It’s not quite as famous as Bigfoot or the Loch Ness Monster—at least, not in Europe or North America–but Mokele-mbembe (“he who stops the flow of rivers”) is definitely a close contender. For the last two centuries, vague reports have circulated of a long-necked, long-tailed, three-clawed, terrifyingly huge animal residing deep in the Congo River basin of central Africa. Cryptozoologists, who have never met a supposedly extinct dinosaur that they didn’t like, have naturally identified Mokele-mbembe as a living sauropod (the family of huge, four-legged dinosaurs characterized by Brachiosaurus and Diplodocus) the last straggling descendants of which went extinct 65 million years ago.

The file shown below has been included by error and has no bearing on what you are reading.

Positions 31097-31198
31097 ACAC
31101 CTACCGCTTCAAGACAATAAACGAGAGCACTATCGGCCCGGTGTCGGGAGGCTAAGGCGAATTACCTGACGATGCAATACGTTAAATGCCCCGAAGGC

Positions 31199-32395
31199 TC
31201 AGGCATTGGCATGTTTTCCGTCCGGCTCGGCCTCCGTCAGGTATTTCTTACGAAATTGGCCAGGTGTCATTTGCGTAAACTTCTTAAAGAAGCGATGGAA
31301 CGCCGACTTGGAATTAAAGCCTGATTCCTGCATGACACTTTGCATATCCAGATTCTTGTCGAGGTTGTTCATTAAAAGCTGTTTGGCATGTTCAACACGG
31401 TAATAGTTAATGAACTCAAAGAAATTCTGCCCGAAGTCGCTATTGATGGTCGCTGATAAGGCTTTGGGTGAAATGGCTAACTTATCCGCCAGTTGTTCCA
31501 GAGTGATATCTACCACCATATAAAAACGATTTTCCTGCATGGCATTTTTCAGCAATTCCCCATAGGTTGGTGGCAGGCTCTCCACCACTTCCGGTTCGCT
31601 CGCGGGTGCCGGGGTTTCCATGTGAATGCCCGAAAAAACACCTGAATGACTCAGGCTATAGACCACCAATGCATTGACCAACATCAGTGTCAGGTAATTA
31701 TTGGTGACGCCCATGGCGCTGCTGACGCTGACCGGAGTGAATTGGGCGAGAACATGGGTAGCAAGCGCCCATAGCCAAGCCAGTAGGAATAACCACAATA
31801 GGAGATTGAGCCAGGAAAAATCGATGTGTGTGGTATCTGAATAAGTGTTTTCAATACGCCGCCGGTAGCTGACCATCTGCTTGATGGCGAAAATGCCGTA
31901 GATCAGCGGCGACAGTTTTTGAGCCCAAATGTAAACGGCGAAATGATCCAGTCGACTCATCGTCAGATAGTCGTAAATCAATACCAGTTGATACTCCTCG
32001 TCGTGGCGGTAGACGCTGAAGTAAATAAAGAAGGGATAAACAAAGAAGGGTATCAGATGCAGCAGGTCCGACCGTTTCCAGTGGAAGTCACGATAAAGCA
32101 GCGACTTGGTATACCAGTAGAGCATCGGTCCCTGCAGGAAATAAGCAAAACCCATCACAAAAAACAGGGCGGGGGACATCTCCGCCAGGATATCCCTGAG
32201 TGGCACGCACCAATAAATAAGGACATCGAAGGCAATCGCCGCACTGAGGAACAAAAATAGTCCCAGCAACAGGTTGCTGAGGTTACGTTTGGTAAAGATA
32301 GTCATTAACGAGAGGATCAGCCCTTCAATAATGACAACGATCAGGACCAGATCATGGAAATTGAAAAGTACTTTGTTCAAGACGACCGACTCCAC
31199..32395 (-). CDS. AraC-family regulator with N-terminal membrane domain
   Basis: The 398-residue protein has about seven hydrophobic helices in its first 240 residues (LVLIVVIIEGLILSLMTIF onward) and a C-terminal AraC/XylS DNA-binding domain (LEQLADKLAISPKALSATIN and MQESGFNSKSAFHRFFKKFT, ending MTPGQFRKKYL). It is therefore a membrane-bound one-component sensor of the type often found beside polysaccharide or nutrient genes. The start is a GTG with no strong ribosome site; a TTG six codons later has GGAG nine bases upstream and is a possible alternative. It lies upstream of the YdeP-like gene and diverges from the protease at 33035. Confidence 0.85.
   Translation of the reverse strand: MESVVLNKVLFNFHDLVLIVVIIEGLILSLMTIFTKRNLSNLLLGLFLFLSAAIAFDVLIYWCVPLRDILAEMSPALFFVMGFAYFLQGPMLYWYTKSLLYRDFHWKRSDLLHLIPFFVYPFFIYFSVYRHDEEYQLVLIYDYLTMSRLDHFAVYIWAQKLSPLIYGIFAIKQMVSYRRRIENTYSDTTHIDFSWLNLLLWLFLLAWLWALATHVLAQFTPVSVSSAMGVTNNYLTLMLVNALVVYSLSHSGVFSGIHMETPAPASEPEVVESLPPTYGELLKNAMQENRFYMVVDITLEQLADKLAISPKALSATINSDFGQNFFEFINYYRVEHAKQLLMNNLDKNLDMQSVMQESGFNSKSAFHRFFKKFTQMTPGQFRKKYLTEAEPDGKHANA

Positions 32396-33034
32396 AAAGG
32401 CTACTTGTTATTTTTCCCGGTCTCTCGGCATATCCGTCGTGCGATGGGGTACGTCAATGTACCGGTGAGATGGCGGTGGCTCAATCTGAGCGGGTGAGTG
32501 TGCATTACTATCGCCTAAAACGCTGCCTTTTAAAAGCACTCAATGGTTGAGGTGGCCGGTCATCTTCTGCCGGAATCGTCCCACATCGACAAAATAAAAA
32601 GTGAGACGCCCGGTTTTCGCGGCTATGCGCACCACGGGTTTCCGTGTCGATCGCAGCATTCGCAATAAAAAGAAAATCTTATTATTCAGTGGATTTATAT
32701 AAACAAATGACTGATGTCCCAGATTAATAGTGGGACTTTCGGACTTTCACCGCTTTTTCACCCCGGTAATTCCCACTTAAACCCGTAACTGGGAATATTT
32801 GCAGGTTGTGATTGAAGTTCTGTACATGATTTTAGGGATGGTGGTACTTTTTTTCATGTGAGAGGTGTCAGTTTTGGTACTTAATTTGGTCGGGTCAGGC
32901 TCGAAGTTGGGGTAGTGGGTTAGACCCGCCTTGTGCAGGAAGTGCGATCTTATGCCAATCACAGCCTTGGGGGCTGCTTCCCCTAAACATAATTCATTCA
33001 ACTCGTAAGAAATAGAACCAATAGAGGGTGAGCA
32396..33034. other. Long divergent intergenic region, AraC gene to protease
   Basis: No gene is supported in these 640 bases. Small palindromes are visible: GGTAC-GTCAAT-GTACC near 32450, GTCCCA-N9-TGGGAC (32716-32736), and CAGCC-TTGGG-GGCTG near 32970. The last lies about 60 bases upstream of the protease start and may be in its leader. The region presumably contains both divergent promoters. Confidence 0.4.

Before we address Mokele-mbembe in particular, it’s worth asking: precisely what level of proof is required to establish, beyond a reasonable doubt, that a creature thought to have been extinct for tens of millions of years is still alive and flourishing? Second-hand evidence from tribal elders or easily impressionable children isn’t enough; what’s needed is a time-stamped digital video, the eyewitness testimony of trained experts, and if not an actual living, breathing specimen, then at least its rotting carcass. Everything else, as they say in court, is hearsay.